Can anyone shed any light on these two companies. Pay isn’t one of my big issues because any industry as the new guy you get smoked on pay. I’m more looking for what I will learn and experience, how are the instructors / mentors?, and if I get my CDL are we able to choose the mentors? For example can I get someone with 5-10 year experience and a military vet. How are the trucks? How often can I drive? Will they teach you everything like chaining up tires, maintenance, etc…Will they send me to downtown LA or NYC as a rookie (don’t really want to go into downtown driving a monster as a rookie with barely any experience)

Either of those would provide you with the training needed and guarantee that you have a job after training. CR England and CRST focus on team driving, so you want to keep that in mind. Those are not your only two options, based on what you are seeking.

CFI has a drop yard in Fontana, CA. They are a solid company with excellent training.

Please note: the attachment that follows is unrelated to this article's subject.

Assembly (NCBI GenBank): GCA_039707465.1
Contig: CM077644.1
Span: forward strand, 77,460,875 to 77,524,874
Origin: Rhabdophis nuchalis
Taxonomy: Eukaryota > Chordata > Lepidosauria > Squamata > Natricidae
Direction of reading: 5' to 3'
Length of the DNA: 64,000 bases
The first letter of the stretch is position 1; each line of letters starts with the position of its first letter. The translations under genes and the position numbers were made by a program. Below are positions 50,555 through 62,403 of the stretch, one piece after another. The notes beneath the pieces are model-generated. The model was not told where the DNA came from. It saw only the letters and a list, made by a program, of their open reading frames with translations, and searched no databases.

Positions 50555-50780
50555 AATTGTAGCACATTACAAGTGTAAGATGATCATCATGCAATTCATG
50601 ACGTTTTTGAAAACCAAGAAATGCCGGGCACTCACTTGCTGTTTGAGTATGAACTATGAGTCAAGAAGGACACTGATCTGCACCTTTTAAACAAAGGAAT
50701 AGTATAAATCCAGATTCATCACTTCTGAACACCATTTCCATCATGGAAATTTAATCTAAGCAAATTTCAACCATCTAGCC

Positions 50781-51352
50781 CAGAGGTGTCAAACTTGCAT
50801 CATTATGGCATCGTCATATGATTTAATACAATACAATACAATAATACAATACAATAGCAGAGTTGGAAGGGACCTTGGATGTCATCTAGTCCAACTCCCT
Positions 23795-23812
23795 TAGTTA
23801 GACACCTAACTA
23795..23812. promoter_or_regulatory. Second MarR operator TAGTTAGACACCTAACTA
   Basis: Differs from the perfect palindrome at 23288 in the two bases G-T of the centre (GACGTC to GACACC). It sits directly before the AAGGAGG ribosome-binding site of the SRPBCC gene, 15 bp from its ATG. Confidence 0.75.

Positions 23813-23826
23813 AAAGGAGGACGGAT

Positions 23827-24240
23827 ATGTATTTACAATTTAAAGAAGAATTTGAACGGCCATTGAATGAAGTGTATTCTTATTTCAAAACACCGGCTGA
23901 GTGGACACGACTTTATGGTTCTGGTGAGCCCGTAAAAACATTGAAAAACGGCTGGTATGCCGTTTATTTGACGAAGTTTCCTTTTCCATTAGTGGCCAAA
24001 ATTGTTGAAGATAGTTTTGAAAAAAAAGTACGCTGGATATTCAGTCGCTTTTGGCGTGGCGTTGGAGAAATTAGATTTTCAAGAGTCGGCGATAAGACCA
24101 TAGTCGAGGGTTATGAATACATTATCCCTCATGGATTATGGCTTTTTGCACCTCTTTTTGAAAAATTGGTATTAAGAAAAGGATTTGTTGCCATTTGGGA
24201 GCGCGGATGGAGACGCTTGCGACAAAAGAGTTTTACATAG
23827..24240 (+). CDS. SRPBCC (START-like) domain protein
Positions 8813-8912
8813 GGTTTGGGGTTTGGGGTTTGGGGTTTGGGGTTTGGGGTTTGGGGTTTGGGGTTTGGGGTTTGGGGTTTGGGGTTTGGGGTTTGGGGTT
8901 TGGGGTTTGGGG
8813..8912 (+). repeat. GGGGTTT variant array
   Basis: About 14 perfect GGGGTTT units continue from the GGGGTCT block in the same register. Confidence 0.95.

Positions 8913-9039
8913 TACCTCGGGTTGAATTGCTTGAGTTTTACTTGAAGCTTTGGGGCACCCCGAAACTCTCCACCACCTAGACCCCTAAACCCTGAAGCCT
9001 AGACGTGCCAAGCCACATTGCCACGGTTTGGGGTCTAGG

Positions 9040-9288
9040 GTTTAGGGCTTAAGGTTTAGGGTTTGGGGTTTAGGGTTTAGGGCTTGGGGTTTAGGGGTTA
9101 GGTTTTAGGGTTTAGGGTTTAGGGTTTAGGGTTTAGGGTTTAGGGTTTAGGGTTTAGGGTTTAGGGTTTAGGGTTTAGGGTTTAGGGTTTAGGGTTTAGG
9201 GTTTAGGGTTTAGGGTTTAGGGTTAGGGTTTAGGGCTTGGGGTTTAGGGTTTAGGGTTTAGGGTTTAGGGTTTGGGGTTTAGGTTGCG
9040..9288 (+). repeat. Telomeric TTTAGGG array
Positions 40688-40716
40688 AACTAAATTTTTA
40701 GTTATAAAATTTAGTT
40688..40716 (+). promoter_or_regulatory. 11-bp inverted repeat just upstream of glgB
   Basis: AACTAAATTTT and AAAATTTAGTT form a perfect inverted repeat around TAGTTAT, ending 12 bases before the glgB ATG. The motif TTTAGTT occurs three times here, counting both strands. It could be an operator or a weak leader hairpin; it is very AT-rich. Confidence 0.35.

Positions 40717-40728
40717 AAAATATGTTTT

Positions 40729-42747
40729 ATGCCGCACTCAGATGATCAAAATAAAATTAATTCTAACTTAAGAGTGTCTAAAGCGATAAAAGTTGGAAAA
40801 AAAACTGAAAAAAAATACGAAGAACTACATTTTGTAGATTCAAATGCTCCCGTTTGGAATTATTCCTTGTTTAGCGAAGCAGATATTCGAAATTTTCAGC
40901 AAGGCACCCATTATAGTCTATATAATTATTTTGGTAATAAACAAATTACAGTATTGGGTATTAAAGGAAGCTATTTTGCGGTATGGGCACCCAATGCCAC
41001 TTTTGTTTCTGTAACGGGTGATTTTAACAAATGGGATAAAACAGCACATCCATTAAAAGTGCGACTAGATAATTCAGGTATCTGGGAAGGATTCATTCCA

Schneider National has several locations in CA. This is another company with excellent training.

May Trucking has a terminal in Fontana, CA and will pay for school through Roadmasters.

Werner has a terminal in Fontana, CA and will pay for school through Roadmasters.

Roehl Transport has a Las Vegas terminal and also has excellent training.

Knight Transportation has a Fontana, CA terminal and excellent training.

Lots of options beyond just those two you mentioned.

CDL:

Commercial Driver's License (CDL)

A CDL is required to drive any of the following vehicles:

  • Any combination of vehicles with a gross combined weight rating (GCWR) of 26,001 or more pounds, providing the gross vehicle weight rating (GVWR) of the vehicle being towed is in excess of 10,000 pounds.
  • Any single vehicle with a GVWR of 26,001 or more pounds, or any such vehicle towing another not in excess of 10,000 pounds.
  • Any vehicle, regardless of size, designed to transport 16 or more persons, including the driver.
  • Any vehicle required by federal regulations to be placarded while transporting hazardous materials.

Terminal:

A facility where trucking companies operate out of, or their "home base" if you will. A lot of major companies have multiple terminals around the country which usually consist of the main office building, a drop lot for trailers, and sometimes a repair shop and wash facilities.